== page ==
More than 1 century ago, the great Sir William Osler was quoted as saying, “When an arthritis patient walks in the front door, I feel like leaving by the back door.” At the beginning of my training, it was not uncommon to see numerous assistive devices in the waiting room of the department as the hospital was full of patients undergoing orthopedic procedures for deteriorating joints. Today, it is the opposite, particularly when it comes to patients with rheumatoid arthritis, for whom it seems there is a new world of therapeutic offerings.
The Cover Story of this first issue of Healio Rheumatology explores advances in the treatment of rheumatoid arthritis (RA). Much is being said about the new “American College of Rheumatology (ACR) Guideline for the Treatment of Rheumatoid Arthritis.” The guideline is not radically different from its predecessors, but it is still significantly different. It uses a new methodology that was purported to be more transparent and patient-engaged. It also is clinical and favors the common over the uncommon. It also notes the profound socioeconomic influences to which we are now subjected, but unfortunately, are unable to solve at this moment. It is hard to editorialize about the vast array of progress, but I will make some comments in three areas.
The first recommendation in the ACR guideline is a wholehearted endorsement of a treat-to-target strategy, which should be a standard in practice by now. The targeting should incorporate the use of any of six endorsed metrics designed to quantitate disease activity and that remission or low disease activity is our target. However, unspoken are three limitations of this strategy. First, as demonstrated by John J. Cush, MD, in his frequent sampling of practice habits, most rheumatology visits do not incorporate metrics. In addition, a recent abstract at the ACR Annual Meeting showed rheumatologists are missing the frequency of visit target because of the time crunch. Second, we recognize the target itself is a negotiated one by engaging in a shared and informed decision-making process whereby we arrive at it. Many patients may be limited by comorbidities from aggressive therapy. Other patients have lesser goals that need to be heard even if they are in disagreement with ours. Third, there are new metrics, including biomarkers, such as the multi-biomarker disease activity score (Vectra DA, Crescendo Bioscience), which offer additional tools for the appraisal of prognosis. Incidentally, poor prognosis was eliminated from the new guideline. They also offer time-efficient methods for disease activity assessment, which also need to be evaluated and incorporated.
The second area that impressed me was the shift in biologic recommendations away from the standard bearer of tumor necrosis factor (TNF) inhibitors to a more generalized recommendation of any biologic. This clearly meets the current practice patterns of most rheumatologists who no longer cycle through TNF inhibitors to achieve a target. It also encourages one to match the drug and patient earlier in treatment when the particular disease or comorbidities match better with non-TNF inhibitors. However, I am concerned about the less embracing use of the first kinase inhibitor (i.e., tofacitinib citrate) which, while incorporated into the new guideline, seems to be favored in more refractory cases. Kinase inhibitors have shown great promise and are the first agents demonstrated to be superior to methotrexate in outcomes. I predict we will use these drugs earlier in future iterations when we have more experience and safety data.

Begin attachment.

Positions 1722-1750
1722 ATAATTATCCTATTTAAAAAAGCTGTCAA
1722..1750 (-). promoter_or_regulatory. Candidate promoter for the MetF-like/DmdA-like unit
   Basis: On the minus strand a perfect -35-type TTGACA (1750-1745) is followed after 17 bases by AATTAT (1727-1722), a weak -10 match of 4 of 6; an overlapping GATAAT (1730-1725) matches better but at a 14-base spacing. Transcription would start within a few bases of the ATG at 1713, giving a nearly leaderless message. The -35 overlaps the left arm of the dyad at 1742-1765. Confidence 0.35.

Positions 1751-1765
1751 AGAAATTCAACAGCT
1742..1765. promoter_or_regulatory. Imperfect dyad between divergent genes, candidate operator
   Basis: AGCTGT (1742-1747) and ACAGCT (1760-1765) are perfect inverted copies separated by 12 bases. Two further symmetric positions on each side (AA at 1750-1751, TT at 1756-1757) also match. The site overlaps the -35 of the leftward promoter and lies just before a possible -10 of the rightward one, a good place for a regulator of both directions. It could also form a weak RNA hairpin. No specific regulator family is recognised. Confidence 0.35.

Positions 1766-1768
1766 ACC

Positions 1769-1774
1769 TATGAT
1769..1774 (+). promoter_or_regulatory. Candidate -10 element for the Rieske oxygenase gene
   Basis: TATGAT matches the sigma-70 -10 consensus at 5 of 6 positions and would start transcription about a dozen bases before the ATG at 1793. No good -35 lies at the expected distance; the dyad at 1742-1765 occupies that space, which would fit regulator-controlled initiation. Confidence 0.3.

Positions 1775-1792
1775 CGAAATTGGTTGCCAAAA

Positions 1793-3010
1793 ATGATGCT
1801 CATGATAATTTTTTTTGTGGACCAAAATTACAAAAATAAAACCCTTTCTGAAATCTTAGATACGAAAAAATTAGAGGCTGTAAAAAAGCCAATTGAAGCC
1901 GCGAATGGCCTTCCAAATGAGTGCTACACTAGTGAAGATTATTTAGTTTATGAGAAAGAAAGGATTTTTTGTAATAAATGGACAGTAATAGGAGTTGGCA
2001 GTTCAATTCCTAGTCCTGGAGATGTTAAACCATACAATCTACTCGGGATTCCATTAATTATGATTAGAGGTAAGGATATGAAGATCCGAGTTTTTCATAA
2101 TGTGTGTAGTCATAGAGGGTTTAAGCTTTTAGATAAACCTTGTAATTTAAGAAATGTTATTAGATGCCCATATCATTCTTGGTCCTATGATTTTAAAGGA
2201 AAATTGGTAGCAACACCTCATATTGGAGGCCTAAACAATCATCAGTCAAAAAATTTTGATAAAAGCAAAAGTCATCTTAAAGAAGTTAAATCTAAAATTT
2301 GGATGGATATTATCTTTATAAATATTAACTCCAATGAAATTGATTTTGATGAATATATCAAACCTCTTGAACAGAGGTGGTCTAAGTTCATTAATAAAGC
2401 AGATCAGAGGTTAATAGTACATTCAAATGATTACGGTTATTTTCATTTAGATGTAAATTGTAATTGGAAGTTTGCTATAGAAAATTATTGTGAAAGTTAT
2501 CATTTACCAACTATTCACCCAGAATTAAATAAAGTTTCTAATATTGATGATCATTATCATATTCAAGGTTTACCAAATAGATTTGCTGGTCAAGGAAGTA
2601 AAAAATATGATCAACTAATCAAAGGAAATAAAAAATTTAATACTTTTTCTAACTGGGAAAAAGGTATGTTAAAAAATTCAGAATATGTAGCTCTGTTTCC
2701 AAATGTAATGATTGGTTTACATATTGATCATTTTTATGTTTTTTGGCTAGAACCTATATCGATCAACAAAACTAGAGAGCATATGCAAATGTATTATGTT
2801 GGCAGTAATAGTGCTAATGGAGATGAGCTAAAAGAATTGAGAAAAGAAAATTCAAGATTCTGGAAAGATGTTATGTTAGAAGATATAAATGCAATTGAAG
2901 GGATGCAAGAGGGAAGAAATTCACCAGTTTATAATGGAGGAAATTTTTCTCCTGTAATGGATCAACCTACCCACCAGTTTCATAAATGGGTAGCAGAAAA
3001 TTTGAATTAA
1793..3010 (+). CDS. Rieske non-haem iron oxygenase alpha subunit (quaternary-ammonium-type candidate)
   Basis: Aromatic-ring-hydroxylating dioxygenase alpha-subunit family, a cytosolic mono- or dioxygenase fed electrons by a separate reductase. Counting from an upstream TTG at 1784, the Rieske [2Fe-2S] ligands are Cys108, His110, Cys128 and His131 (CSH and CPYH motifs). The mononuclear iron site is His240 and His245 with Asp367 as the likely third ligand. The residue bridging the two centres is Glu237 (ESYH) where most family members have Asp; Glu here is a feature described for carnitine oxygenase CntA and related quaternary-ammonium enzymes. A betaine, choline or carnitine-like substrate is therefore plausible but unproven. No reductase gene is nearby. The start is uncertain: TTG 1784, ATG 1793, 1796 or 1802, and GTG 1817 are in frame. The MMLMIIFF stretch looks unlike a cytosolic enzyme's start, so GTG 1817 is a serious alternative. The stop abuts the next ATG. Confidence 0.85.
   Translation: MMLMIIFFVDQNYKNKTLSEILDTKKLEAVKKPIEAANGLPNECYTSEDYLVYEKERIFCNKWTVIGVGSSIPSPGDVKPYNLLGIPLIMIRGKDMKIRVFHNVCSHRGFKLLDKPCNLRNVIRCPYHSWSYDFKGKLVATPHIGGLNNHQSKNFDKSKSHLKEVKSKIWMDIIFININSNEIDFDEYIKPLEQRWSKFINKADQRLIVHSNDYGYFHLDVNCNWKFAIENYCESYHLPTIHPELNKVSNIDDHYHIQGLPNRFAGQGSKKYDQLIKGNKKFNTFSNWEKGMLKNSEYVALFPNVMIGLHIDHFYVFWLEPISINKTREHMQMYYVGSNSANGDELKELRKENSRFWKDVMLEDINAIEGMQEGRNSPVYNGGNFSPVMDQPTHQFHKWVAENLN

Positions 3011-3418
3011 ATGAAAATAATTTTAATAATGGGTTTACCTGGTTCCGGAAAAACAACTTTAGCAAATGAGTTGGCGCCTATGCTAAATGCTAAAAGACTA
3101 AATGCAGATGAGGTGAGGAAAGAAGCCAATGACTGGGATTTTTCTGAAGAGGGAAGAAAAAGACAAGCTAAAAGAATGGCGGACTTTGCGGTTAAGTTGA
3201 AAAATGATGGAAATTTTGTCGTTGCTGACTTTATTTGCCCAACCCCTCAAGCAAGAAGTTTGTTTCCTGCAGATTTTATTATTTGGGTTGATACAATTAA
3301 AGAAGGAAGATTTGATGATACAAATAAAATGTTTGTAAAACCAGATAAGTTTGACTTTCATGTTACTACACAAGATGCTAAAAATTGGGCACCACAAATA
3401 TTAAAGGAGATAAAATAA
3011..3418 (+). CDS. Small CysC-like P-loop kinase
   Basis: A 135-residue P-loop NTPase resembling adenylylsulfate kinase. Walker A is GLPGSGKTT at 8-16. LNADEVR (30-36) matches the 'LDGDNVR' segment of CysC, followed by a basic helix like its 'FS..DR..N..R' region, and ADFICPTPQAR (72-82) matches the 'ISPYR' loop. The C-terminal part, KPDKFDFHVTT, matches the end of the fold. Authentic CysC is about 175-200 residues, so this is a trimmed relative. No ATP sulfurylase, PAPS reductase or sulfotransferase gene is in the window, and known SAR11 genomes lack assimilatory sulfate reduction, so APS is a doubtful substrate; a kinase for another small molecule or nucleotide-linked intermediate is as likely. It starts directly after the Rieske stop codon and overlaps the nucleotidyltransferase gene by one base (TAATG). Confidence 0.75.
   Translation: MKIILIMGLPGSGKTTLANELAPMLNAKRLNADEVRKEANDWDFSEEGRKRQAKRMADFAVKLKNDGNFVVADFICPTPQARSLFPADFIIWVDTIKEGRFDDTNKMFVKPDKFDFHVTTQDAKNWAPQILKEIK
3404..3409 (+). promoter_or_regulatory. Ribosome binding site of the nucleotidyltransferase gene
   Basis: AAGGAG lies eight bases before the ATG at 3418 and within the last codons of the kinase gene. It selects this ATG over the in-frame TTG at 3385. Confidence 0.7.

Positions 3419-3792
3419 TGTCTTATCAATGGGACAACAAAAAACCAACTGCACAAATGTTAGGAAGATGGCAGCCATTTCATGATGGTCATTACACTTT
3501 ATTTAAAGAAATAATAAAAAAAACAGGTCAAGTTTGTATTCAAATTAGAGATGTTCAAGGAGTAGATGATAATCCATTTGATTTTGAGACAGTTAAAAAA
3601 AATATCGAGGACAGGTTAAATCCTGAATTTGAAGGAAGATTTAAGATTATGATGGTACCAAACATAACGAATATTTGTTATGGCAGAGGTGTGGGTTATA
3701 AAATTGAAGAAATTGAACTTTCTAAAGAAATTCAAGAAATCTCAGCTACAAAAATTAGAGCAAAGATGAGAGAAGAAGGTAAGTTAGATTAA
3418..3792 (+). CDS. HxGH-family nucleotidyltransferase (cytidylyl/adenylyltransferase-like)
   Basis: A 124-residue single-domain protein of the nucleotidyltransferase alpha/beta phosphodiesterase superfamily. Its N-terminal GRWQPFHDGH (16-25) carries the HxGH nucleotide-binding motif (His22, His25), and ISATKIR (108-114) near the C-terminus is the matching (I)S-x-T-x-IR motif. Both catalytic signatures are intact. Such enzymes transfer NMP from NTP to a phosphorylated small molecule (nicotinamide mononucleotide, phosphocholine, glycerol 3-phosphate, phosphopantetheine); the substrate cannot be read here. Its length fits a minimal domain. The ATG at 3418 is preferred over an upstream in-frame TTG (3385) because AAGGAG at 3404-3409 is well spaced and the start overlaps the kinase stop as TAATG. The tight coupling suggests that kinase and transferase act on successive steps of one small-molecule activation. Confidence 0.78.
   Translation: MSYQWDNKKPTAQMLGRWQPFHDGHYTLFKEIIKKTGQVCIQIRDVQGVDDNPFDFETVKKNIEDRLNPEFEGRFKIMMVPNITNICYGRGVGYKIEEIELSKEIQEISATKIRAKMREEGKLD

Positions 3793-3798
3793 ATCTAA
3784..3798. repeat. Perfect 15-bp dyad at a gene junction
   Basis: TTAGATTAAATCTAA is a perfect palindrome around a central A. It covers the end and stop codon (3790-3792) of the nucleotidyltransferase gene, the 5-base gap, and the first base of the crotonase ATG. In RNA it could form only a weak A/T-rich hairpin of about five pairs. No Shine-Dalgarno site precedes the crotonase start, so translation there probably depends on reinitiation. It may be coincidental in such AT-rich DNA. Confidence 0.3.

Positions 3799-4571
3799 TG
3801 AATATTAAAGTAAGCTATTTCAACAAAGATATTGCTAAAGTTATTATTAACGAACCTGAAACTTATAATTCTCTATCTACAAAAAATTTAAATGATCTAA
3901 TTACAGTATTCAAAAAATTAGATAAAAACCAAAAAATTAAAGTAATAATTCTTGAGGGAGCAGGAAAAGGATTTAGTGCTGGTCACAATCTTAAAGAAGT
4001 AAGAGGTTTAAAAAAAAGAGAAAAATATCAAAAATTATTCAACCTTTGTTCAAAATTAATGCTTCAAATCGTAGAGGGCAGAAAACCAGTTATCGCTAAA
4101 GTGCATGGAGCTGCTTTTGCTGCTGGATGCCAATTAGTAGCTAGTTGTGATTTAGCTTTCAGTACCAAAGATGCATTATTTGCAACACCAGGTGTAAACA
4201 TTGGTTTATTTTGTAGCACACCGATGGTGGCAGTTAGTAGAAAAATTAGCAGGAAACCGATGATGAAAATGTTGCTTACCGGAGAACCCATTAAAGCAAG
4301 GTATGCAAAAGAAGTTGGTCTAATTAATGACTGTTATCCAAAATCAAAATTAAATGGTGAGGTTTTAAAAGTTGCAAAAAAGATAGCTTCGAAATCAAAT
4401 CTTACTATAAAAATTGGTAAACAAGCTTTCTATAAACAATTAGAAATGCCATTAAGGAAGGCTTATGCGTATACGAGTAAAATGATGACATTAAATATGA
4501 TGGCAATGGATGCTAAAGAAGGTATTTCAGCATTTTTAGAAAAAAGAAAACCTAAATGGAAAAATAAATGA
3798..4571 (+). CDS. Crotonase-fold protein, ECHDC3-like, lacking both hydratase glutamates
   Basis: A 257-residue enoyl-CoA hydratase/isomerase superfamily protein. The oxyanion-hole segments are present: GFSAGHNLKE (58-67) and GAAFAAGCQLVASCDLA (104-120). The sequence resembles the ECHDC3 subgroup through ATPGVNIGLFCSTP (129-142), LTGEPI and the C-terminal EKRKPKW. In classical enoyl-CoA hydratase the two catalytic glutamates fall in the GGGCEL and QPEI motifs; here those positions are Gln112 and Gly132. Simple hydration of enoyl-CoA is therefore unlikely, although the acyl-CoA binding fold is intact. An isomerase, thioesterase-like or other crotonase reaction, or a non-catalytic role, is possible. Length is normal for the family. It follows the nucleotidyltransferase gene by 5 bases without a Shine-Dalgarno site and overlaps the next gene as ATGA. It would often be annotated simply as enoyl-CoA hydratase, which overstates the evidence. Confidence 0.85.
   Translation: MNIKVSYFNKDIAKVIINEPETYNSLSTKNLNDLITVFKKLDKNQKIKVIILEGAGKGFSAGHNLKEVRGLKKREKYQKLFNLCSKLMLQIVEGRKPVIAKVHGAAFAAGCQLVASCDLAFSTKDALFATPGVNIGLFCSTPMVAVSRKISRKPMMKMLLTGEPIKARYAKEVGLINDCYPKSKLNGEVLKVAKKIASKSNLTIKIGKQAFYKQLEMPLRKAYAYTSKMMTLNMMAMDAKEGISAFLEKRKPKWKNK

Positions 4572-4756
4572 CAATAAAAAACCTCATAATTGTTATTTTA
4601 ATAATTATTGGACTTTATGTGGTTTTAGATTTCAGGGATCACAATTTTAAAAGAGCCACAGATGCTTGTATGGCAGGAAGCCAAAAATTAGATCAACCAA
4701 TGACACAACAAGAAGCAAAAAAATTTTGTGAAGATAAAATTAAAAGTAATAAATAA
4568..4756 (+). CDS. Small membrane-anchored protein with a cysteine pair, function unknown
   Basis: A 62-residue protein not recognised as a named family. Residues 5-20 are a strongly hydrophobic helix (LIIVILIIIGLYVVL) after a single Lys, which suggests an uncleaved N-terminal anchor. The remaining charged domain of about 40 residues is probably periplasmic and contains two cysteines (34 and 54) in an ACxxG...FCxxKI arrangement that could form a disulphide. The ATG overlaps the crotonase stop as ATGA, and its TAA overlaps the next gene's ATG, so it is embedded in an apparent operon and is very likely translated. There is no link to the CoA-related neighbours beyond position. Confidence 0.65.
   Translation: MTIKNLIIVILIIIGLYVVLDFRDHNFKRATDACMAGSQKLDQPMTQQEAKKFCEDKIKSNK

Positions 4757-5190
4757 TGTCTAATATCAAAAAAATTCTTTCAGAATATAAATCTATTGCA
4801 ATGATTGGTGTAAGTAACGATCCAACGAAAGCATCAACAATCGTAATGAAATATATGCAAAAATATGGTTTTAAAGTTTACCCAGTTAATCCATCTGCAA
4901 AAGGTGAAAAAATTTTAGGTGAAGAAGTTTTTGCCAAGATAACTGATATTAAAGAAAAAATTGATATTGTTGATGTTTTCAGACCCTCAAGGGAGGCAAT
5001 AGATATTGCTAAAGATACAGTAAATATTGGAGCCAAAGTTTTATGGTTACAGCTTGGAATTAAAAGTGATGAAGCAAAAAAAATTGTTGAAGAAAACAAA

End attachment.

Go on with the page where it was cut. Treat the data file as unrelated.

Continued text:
The third area is one where I must complain a bit — comorbidities. Although I am heartened by the new provisions on how we should approach therapy with hepatitis B (HBV) and hepatitis C (HCV), the screening recommendations for these conditions is definitely “old school.” We have not revised the recommendations on screening since 2008. We also need to be in alignment with other groups who grapple with this same issue, in particular the American Association for the Study of Liver Diseases (AASLD). The AASLD has endorsed screening for HBV and HCV for all patients undergoing immunosuppression. It is simple if you endorse this common sense approach.
I congratulate the team who produced the new ACR guideline. I look forward to the ongoing critical appraisal of how we should use it in everyday practice.
Thank you for reading Healio Rheumatology. With this launch, I hope that Healio Rheumatology and Healio.com/Rheum help you stay current on research and patient outcomes. You can send me your comments by email at firstname.lastname@example.org or on Twitter @LCalabreseDO.
- Di Bisceglie AM, et al. Hepatology. 2015;doi:10.1002/hep.27609.
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- Leonard H. Calabrese, DO, is the Chief Medical Editor, Healio Rheumatology, and Professor of Medicine, Cleveland Clinic Lerner College of Medicine of Case Western Reserve University, and RJ Fasenmyer Chair of Clinical Immunology at the Cleveland Clinic.
Disclosure: Calabrese reports he is a consultant for Genentech, Pfizer, Bristol-Myers Squibb, GlaxoSmithKline, Sanofi, Jansen and Abbvie; and is on the speakers bureau for Genentech, Abbvie and Bristol-Myers Squibb and Crescendo Bioscience.